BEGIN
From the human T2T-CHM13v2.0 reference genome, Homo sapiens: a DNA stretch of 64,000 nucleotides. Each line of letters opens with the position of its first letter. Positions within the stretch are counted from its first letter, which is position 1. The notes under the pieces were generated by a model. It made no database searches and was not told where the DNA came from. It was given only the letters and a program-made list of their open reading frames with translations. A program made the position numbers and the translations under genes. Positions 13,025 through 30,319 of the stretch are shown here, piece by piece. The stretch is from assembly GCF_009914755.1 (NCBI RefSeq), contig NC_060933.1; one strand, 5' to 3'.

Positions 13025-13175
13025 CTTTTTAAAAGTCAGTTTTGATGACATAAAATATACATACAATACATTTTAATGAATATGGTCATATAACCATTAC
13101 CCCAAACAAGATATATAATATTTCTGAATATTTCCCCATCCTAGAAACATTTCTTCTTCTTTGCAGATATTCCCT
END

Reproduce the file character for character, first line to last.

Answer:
From the human T2T-CHM13v2.0 reference genome, Homo sapiens: a DNA stretch of 64,000 nucleotides. Each line of letters opens with the position of its first letter. Positions within the stretch are counted from its first letter, which is position 1. The notes under the pieces were generated by a model. It made no database searches and was not told where the DNA came from. It was given only the letters and a program-made list of their open reading frames with translations. A program made the position numbers and the translations under genes. Positions 13,025 through 30,319 of the stretch are shown here, piece by piece. The stretch is from assembly GCF_009914755.1 (NCBI RefSeq), contig NC_060933.1; one strand, 5' to 3'.

Positions 13025-13175
13025 CTTTTTAAAAGTCAGTTTTGATGACATAAAATATACATACAATACATTTTAATGAATATGGTCATATAACCATTAC
13101 CCCAAACAAGATATATAATATTTCTGAATATTTCCCCATCCTAGAAACATTTCTTCTTCTTTGCAGATATTCCCT